Mountains to the Sea: Backroads Boogie Around the Palmetto State – Little Bridges, On Little Roads, On a Little Bike

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Hotter than hell. If Hollywood’s depiction of hell is any kind of accurate, then this is an apt description. Lucifer would feel right at home. It has been two weeks since I have been on two wheels, and I am itching to straddle a motorbike. It is early Saturday afternoon, and the temp is 91 degrees. Not even the high for the day. The humidity? FUHGETABOUTIT! Usually I am on the bike by 8 AM, but Saturday mornings are my trail running time, hoofing it for 1+ hours in our local State Park. I really hate to gear up and start a ride this late, in this heat. but I sucked it up and squeezed my sweaty self into my riding suit. That’s how much I wanted to ride.

Looking at the bikes in my garage, the choice was clear as to which one would get the call. My legs were tired and it is, yes, hotter than hell. Take the lighter bike and ride naked. That is, ride the naked bike. The little Suzuki gets the call.

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Good choice! The minute I start rolling the breeze is flowing through the vents and mesh of my gear. It’s heaven! But hell returns at each stop.

This little tour on a little bike is only 70 miles in total, but has me re- visiting two historic sites that I had not been to in a decade, plus a one-and-one half lane road that I thought was only found in West Virginia! My first stop is the only remaining covered bridge in South Carolina: Campbell’s Covered Bridge.

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THE BRIDGE

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THE HISTORY

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MORE BRIDGE PHOTOS

In the photos above, the bridge looks as if it is leaning and about to collapse. It is not. The bridge foundation supports were constructed as to the lay of the land. The bridge itself was built true to the foundation and is a solid structure.

THE BIKE PIC (of course)

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THE BIKE AND THE BRIDGE (in the background)

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Campbell’s Bridge saw traffic from the time it was built in 1909, until Pleasant Hill Road was re-routed in 1984. Imagine the stories this bridge holds, experiencing foot traffic, horses, wagons, then belching, smoking Model T’s, maybe Indian and Harley motorbikes or perhaps a Pope or Excelsior Henderson…. all the way up to the butt ugly Chrysler         K-cars of the 1980’s. Lots of movement history here.

On the way to my next historic little bridge stop, I pass through a little road. A very little road. One-and-a-half lane roads are common in the mountains of West Virginia, but here in the Upstate of South Carolina? Who knew. But I found one that runs alongside The Cherokee Foothills Scenic Highway. It’s not very long, has a few old abandoned houses on it, but is a short blast to ride. A forgotten road with no traffic.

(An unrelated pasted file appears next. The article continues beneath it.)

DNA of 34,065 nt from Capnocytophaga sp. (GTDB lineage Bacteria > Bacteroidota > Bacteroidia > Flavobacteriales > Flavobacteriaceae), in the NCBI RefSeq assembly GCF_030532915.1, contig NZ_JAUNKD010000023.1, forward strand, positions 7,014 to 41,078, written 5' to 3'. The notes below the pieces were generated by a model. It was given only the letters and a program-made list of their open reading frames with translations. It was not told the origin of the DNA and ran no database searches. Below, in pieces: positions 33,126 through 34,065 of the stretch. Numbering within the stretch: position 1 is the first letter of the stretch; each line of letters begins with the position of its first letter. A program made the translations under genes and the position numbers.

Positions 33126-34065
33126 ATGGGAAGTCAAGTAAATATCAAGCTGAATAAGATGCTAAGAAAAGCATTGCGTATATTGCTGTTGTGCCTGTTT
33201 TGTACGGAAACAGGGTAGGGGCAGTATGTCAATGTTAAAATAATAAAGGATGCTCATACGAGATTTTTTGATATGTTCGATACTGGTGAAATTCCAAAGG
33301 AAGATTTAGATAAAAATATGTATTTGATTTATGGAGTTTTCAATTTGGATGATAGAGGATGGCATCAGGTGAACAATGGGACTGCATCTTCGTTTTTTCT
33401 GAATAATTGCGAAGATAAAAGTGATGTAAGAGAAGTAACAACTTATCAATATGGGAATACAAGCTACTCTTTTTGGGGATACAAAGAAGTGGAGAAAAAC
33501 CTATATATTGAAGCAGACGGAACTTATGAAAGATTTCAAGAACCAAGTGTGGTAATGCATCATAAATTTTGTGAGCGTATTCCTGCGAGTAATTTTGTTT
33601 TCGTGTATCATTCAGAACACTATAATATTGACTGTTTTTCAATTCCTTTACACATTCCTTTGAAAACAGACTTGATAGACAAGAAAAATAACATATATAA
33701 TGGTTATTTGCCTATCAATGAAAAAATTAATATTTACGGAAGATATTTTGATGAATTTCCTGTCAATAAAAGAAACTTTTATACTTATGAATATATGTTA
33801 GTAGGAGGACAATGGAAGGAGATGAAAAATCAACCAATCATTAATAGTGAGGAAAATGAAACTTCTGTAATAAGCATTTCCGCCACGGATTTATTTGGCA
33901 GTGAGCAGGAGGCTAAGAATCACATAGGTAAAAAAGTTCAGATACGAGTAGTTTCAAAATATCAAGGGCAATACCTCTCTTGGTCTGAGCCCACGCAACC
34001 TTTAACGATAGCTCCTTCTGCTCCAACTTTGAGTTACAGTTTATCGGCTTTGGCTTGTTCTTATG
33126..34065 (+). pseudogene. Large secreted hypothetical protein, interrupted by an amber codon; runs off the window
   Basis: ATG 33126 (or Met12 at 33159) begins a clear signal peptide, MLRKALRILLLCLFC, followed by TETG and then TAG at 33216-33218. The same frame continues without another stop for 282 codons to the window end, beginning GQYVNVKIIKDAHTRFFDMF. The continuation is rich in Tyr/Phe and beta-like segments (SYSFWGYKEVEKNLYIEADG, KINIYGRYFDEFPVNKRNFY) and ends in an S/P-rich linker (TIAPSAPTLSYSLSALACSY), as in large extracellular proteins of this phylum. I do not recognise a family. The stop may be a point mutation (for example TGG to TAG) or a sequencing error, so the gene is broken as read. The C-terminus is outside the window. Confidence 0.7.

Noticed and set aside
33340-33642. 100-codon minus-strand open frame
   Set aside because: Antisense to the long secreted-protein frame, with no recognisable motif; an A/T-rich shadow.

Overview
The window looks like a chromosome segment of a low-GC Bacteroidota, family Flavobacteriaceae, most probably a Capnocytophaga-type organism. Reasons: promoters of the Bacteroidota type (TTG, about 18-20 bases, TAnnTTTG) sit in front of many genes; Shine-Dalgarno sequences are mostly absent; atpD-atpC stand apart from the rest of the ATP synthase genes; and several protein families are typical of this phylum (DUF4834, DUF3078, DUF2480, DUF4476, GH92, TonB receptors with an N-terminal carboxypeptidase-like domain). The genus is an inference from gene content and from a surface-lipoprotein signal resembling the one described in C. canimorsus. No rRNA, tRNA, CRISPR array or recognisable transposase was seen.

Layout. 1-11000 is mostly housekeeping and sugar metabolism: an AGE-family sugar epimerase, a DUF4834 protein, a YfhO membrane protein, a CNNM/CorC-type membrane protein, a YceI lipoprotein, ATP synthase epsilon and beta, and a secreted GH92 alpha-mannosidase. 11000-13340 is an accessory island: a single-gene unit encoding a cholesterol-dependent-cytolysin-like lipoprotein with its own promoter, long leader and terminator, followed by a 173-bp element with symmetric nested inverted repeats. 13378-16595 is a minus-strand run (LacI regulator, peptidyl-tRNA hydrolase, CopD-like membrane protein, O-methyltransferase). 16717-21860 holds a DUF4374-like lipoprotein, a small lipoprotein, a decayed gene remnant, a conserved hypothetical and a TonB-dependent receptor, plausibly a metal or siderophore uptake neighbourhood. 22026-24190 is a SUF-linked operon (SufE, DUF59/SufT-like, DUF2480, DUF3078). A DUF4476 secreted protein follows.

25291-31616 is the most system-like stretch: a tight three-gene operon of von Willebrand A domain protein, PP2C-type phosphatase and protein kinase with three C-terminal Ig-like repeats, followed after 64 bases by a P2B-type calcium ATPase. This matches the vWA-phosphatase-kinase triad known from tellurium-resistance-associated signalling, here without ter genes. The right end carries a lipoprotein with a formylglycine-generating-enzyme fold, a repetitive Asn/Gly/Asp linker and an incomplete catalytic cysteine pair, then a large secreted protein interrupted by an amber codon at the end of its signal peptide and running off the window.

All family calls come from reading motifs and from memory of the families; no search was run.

A VERY LITTLE ROAD

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AROUND THIS CURVE, THE ROAD DIVES DOWN SHARPLY

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A PERSPECTIVE AS TO SIZE

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A LITTLE BIKE ON A LITTLE ROAD

014My next little bridge stop is nestled in the woods of Greenville County. The Poinsett Bridge was built in 1820 and serviced the State Road connecting  Greenville, South Carolina to Asheville, North Carolina.

THE POINSETT BRIDGE ARCH

MORE BRIDGE PICS

ORIGINAL STONE CIRCA 1820

THE OLD STATE HIGHWAY

Imagining what travel was like very nearly two centuries ago, going from Greenville, South Carolina to Asheville, North Carolina through these deep woods along this State Road is incomprehensible. I ride through these mountains a lot, on modern, paved roadways, and it is challenging. Two hundred years ago it must have been an arduous trip.

By now it is late afternoon, and the temperature has reached it’s high for the day: 94 degrees. I’m cooked and ready for a cold shower and an even colder beer. I light up the little Suzuki’s thumper, and we bee bop home on a few more little twisty roads through the woods.

Sunday I’m on my big boy bike, on the road by 8:00 AM. The big Honda will transport me to the cool, refreshing air in the mountains of Western North Carolina. Now that will truly be heaven.

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5 thoughts on “Mountains to the Sea: Backroads Boogie Around the Palmetto State – Little Bridges, On Little Roads, On a Little Bike

  1. The stonework on that 1820 bridge is gorgeous. That was a skilled mason who took pride in his work.

    The moss accent is pretty cool too.

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